72.4 Saturday, Jan. 5 Dynamic climbing of near-vertical surfaces with a legged robot BIRKMEYER, P. M.*; GILLIES, A. G.; FEARING, R. S.; Univ. of California, Berkeley; Univ. of California, Berkeley; Univ. of California, Berkeley email@example.com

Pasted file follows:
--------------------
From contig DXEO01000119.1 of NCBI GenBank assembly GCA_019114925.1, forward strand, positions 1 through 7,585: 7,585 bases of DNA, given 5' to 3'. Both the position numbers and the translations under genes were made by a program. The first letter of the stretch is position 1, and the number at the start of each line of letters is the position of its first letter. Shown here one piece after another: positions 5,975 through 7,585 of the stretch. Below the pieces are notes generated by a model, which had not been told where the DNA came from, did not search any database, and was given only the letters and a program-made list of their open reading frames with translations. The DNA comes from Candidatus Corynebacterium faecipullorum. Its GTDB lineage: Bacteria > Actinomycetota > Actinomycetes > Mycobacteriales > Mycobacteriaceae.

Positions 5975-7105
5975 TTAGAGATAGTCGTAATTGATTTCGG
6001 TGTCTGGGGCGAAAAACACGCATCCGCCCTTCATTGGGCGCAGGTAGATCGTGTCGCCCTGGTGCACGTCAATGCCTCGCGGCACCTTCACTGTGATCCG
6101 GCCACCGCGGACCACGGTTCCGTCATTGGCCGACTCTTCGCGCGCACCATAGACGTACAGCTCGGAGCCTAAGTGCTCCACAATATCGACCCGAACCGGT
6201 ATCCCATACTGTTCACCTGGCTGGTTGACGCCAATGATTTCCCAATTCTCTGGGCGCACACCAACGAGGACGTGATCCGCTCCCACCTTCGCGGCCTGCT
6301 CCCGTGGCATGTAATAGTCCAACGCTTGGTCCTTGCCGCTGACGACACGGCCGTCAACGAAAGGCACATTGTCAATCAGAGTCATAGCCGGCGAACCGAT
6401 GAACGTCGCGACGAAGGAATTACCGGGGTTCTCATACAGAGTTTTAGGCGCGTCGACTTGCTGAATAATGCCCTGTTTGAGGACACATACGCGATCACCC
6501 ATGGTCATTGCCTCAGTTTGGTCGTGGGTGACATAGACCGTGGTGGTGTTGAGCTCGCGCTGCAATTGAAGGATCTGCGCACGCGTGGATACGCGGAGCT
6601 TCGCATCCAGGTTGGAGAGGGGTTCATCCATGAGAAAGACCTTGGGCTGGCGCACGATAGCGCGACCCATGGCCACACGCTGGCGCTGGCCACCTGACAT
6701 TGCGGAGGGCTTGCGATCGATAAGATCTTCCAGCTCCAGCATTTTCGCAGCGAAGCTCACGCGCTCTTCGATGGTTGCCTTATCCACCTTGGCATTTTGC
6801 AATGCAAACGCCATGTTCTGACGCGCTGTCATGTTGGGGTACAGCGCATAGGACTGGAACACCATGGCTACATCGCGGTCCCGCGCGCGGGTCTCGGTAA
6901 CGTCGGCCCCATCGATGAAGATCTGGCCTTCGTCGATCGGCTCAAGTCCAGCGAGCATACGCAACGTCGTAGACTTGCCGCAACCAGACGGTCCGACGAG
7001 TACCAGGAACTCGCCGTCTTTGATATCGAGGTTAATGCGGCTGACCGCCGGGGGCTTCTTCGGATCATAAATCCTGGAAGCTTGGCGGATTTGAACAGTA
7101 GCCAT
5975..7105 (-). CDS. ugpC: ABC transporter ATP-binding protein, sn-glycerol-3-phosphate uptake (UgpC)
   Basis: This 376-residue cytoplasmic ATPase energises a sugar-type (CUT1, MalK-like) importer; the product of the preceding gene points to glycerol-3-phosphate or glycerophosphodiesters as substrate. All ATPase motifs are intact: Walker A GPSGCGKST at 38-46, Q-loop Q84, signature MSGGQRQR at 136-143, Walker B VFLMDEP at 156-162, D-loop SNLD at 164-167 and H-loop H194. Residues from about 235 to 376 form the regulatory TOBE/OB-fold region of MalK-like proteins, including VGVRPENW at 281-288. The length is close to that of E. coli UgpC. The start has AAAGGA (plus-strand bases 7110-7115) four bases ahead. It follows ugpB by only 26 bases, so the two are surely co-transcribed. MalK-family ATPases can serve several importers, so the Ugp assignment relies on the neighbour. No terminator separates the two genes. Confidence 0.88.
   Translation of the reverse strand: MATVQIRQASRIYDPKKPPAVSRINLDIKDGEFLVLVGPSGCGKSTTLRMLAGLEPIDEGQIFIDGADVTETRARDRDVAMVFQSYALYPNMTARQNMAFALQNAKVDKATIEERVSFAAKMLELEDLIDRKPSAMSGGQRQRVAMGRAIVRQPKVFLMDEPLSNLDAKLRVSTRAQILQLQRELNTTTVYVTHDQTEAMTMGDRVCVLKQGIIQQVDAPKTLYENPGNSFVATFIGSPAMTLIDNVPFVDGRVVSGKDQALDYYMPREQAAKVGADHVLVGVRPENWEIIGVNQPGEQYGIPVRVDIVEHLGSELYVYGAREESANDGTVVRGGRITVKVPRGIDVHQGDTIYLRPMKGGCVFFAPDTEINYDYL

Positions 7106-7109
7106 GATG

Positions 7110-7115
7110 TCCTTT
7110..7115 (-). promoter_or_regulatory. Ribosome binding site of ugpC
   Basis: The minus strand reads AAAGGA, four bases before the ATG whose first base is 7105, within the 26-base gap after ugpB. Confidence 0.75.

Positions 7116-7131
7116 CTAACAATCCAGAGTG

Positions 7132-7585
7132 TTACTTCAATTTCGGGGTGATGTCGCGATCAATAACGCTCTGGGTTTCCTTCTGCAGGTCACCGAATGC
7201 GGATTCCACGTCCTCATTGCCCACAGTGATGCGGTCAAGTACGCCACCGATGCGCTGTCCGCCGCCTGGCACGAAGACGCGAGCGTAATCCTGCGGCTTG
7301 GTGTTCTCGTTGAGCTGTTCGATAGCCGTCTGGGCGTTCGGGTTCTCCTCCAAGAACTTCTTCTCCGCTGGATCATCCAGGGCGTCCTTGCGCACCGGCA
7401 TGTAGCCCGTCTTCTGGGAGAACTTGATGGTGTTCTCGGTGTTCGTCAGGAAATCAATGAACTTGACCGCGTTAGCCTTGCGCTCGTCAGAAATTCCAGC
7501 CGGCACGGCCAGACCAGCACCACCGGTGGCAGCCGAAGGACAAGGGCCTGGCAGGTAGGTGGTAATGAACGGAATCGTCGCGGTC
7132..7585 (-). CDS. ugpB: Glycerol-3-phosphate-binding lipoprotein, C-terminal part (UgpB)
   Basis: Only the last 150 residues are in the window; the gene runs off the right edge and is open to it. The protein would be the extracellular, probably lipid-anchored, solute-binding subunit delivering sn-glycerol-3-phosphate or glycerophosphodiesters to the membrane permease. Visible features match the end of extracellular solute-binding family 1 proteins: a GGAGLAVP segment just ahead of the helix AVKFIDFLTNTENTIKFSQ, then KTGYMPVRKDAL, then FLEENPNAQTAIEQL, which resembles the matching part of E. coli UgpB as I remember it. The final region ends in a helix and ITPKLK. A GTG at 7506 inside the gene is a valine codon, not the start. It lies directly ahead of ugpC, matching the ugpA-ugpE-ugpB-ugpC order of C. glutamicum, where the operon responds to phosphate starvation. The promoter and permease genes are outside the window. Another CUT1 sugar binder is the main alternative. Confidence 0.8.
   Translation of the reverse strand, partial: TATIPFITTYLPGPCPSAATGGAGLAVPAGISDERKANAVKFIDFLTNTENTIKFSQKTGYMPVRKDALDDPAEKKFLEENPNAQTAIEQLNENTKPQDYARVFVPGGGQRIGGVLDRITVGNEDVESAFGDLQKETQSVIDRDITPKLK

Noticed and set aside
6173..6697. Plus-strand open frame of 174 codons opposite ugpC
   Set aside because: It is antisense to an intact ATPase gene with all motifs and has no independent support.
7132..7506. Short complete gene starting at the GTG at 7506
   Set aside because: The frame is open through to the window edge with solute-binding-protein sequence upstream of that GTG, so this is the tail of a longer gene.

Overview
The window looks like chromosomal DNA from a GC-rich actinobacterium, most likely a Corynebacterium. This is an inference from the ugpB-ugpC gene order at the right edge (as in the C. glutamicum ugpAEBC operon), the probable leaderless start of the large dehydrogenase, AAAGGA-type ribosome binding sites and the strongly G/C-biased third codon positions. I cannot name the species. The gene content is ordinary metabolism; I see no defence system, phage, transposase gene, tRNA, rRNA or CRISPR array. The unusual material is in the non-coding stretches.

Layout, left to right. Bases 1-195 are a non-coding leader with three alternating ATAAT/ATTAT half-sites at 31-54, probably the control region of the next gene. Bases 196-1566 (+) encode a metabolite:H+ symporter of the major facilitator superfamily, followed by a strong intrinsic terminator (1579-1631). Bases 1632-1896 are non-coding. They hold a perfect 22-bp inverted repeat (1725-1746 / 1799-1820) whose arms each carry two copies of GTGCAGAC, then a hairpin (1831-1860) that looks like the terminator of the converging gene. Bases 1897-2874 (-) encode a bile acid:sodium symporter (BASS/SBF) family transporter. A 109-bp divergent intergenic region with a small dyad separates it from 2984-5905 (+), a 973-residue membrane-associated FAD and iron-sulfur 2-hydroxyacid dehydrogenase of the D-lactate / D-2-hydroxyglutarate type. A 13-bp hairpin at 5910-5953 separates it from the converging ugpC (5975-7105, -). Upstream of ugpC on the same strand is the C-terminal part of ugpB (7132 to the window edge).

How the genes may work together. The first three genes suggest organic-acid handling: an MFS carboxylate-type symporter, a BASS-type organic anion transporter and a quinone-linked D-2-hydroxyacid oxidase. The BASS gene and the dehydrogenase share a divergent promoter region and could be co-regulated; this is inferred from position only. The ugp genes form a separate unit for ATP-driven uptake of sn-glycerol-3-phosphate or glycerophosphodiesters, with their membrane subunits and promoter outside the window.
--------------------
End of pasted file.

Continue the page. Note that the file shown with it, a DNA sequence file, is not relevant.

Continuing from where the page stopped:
Geckos are able to ascend challenging, smooth vertical surfaces with speed and robustness to perturbations that robot designs have yet to match. Studies of these animals reveal that they have fluid, efficient body dynamics during climbing as well as adhesives that are capable of providing very large adhesive forces relative to body mass. We have developed a 10 cm, 19 gram legged robot that we are using to study the effects of foot design, adhesion, and body dynamics on climbing ability on smooth, hard surfaces. The robot uses a microstructured rubber adhesive with shear-induced adhesion qualitatively comparable to that seen in geckos. A bio-inspired ankle and tendon system is used to promote conformation with a surface as well as engagement without generating peeling moments. Automated foot testing shows the feet are capable of normal adhesive loads of 0.37N with a shear load of 1N with only minor performance degradation when the feet are significantly misaligned with the climbing surface. Early climbing trials on a hard near-vertical surface show that the maximum velocity possible while climbing decreases as the incline increases. The robot demonstrated climbing speeds of 10 cm per second on 70-degree inclines and was limited to inclines of 75 degrees and below. A fundamental model describes the effect of incline on climbing speed. Other evidence also shows that this performance limit is due to body dynamics and adhesive limitations. New models and system modifications, and engagement methods are leading to improved climbing performance and robustness of the robotic platform.